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Re: (C&C) Q&A Thread - Quick questions go here

Post by holbuzvala » 16 Jan 2019 16:02

Do you think a culture that has its perception of time rising upwards would employ an upwards-read script?

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Re: (C&C) Q&A Thread - Quick questions go here

Post by WeepingElf » 16 Jan 2019 17:50

holbuzvala wrote:
16 Jan 2019 16:02
Do you think a culture that has its perception of time rising upwards would employ an upwards-read script?
That would make sense. Indeed, this may be the reason why the Old Albic script is running bottom to top! After all, the Elves do perceive time as going "upwards" in the sense that they believe in progress and ascension. Thank you!
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Re: (C&C) Q&A Thread - Quick questions go here

Post by Pabappa » 16 Jan 2019 17:59

I think that a vertical script (either direction) would be an obstacle to writing, so it depends on how literate this society is and what their medium of writing is. I dont know if that is because its just easier to move the hand laterally vs vertically/dorsally,
or if there is some other facotr .... but vertical scripts in general seem to be rare, and left-to-right is mechanically better than right-to-left when the medium is ink (since most people are right handed), but there are major right-to-left scripts still in use whereas the vertical sscript of Mongolian seems to have essentially disappeared.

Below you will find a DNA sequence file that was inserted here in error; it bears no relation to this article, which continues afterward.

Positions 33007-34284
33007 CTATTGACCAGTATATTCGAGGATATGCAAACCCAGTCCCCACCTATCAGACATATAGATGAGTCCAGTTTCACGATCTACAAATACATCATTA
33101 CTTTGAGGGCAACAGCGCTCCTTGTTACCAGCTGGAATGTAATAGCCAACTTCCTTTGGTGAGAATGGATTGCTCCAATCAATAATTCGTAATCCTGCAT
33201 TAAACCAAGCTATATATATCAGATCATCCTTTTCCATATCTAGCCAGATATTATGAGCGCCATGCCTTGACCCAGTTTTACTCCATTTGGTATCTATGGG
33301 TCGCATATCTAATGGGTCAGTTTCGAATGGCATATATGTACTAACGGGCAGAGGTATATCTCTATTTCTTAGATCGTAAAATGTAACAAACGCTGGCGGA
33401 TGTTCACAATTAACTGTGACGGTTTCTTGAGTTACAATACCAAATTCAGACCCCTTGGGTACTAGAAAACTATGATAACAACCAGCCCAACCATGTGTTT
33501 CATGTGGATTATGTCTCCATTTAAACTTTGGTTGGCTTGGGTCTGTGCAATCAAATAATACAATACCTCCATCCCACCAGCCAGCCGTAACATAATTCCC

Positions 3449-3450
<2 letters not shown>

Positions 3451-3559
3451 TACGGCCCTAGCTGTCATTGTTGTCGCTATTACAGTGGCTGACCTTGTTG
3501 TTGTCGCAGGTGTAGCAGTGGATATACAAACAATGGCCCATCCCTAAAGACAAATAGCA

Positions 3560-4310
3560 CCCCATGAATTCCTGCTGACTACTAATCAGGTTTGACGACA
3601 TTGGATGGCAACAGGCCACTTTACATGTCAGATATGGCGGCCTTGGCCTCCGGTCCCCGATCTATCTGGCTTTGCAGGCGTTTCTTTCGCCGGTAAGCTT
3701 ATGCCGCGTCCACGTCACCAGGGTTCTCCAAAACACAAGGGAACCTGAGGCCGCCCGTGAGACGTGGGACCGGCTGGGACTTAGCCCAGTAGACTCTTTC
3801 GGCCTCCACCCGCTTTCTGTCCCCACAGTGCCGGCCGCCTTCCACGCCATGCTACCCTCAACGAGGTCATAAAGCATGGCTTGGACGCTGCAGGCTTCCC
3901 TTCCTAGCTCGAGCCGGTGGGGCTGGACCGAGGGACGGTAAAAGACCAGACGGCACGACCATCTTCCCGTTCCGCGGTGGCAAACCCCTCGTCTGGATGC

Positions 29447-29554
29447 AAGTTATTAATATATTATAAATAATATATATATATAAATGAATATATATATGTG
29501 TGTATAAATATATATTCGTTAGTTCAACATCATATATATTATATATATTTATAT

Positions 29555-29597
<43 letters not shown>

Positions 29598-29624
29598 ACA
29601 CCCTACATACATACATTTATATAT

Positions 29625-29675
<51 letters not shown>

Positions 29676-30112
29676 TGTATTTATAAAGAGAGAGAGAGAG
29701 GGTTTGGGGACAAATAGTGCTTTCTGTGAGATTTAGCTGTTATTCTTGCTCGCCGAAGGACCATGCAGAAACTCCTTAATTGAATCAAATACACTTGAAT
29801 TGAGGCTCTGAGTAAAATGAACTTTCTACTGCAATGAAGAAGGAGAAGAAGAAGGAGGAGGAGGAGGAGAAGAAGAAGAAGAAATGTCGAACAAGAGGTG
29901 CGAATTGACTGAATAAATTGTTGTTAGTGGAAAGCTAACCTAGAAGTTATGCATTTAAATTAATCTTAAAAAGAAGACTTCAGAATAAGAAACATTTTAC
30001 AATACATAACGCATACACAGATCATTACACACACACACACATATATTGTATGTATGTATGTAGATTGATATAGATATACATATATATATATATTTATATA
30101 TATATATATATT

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Re: (C&C) Q&A Thread - Quick questions go here

Post by sangi39 » 16 Jan 2019 20:33

Pabappa wrote:
16 Jan 2019 17:59
I think that a vertical script (either direction) would be an obstacle to writing, so it depends on how literate this society is and what their medium of writing is. I dont know if that is because its just easier to move the hand laterally vs vertically/dorsally,
or if there is some other facotr .... but vertical scripts in general seem to be rare, and left-to-right is mechanically better than right-to-left when the medium is ink (since most people are right handed), but there are major right-to-left scripts still in use whereas the vertical sscript of Mongolian seems to have essentially disappeared.